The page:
from The Book of Belongings (2009)



It is the end of empire and still she has not noticed,
sitting silently in classrooms, the comfort
of maps and globes tricked out in pink,
a litany of possession persuaded to her lips. 

Time will bring her to an atlas of despair,
certainties mere footnotes, names in brackets
harking back to Empire Days,
to soldier's caps in creased and folded newspaper,

Union Jacks too grand for anything
but flags.  That rust that grew on drawing pins
has pinned her there to scratch out essays,
anxious that no blot disturb the fluid of her thoughts.

The paper slubs on rotes of capitals and dates,
the import/export trade, great men,
exciting her to write long past the bell,
past change and class and attitude; past me

here, taking my position up, the windows shut,
chalk so dry it squeaks across the board,
half noticing the dust I raise in clouds,
is peppering my clothes, is whitening my skin, my hair.



In years the house was tied to land, each day
they’d throw the ashes out,
shovel night soil from the privy,
riddle off accumulated dross

and dump enough of it, it seems,
to harry out the grass,
kill off the campion and vetch
that seed the back lot and the wood,

all apart from this one corner,
rank with nettles, hogweed, gritty underfoot,
black with clinker from the range
they’d never suffer to go out.

It’s here a man,
when prodding at the surface with a spade,
will turn up shards and snapped off corners
of a life dead fifty years;

the pots and jars and bottle tops
still tellingly familiar
from the brands that chance brought forward
to his childhood,

the loyalties that managed to cling on
into the time he overlapped,
the way this life,
that turns up tangled in the roots of weeds,

did not.  It rusted shut
like all the tins left rotting in the soil
that cannot be forced open,
cannot give a whiff of what’s inside

but still might drop a hint at from their shape,
from something barely noticed
bossed upon the lid
a man might try but fail to read, like braille.



No pencil, ruler, mapping pen
could graph these islands the way

light and shadow,
scrolling their profile along the horizon,

show them today. Current and tide race,
cumulus, stratus

texture the page they glide upon,
while sunlight – sea reflected – streaks

like bog cotton tugged in the wind,
cutting the lines which swell

to peak after peak, each its own
distance away.  Their bulk,

distilled to a thread
of low and lochan herded shore,

lies like a strap of bladder wrack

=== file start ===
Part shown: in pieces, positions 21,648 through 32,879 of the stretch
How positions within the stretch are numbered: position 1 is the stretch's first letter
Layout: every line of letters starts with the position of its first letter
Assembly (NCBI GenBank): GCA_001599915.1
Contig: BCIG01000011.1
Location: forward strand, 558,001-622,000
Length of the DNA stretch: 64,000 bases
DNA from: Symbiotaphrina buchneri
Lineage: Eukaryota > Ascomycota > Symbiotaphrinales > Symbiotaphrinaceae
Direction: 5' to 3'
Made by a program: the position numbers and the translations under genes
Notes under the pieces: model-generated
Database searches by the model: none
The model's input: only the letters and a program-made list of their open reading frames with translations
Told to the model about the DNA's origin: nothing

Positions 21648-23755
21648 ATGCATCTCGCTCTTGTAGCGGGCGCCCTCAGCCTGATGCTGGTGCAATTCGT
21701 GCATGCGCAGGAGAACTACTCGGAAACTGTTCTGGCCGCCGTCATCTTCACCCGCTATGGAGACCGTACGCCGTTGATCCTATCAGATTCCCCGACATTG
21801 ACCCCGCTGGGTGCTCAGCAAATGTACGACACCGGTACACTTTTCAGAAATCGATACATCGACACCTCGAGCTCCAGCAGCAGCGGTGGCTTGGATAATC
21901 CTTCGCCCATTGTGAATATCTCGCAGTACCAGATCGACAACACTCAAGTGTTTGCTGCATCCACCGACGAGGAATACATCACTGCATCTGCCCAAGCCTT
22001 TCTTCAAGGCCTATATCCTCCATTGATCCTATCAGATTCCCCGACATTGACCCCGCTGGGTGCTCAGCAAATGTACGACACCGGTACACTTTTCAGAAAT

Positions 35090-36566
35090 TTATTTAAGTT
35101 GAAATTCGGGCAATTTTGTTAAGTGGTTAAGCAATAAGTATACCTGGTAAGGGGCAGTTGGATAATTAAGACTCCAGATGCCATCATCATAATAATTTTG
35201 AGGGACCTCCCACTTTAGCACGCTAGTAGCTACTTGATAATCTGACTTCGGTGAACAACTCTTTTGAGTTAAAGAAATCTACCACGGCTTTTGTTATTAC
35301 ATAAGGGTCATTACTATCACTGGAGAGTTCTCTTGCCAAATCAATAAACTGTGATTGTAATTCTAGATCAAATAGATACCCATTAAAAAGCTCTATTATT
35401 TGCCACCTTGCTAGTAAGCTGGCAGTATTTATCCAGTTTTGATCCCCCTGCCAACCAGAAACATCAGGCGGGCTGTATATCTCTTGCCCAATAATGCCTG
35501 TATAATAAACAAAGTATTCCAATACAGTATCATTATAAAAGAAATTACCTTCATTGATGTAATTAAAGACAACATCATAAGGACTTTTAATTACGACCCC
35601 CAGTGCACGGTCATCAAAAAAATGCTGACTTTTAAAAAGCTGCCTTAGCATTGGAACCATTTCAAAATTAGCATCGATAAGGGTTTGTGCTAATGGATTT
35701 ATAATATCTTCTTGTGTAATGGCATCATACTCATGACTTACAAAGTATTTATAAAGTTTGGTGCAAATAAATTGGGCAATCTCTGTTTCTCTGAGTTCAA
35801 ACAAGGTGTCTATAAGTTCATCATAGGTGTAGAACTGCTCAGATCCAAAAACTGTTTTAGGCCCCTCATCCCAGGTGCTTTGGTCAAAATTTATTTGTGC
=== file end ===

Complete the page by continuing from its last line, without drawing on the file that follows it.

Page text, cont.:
along the world's edge.  The pilot pen

steers the eye, draws the line across
the pupil and the iris, bites it, etches in.

Vaternish, Isle of Skye



He'd tie them by their necks
with binder twine
his father slipped him from the shed,

watch mouse flesh stiffen, give up
what he knew of life
suspended from the fence: each skeleton

a minuscule perfection. 
And later, with the rats,
whose worm-grooved tails a half-inch tack

fixed limp outside the byre,
he'd study transformation, till each
tined incisor grinned. 

In growing up with vermin – weasels, stoats
and more – he'd learned them all
the hard way, strung up on a wire:

the thieves that flanked the killing ground
of Christ, the hoodie crow
they'd pinned spread-eagled on a rail

and planted in the margins of the yard.
There worms diced
meat and muscle for his robes,

the alpha and the omega,
each quill a black and feathered script,
his writing on the wall.


THE BOOK OF BELONGINGSDuring the Bosnian conflict, to identify remains found in mass graves, relatives relied on albums showing items found with the dead.

The book of belongings of those found dead
lies open across my lap.  I cradle it and look and look,
not knowing what I must find, half hoping to recognise nothing. 

Photograph after photograph, page after page
of someone's jacket, trousers, shirt: I'm searching the fabric
for stitches my hand has known, for threads my thumb has pulled. 

This book is heavy with more than belongings:
with gestures an arm has left in a sleeve,
with breath filling the breast of a shirt. 

I place a plate on a table surrounded by empty chairs. 
Each speaks to me in the voice of a husband, a son.
Those found dead are a handful.  I sweep away the crumbs.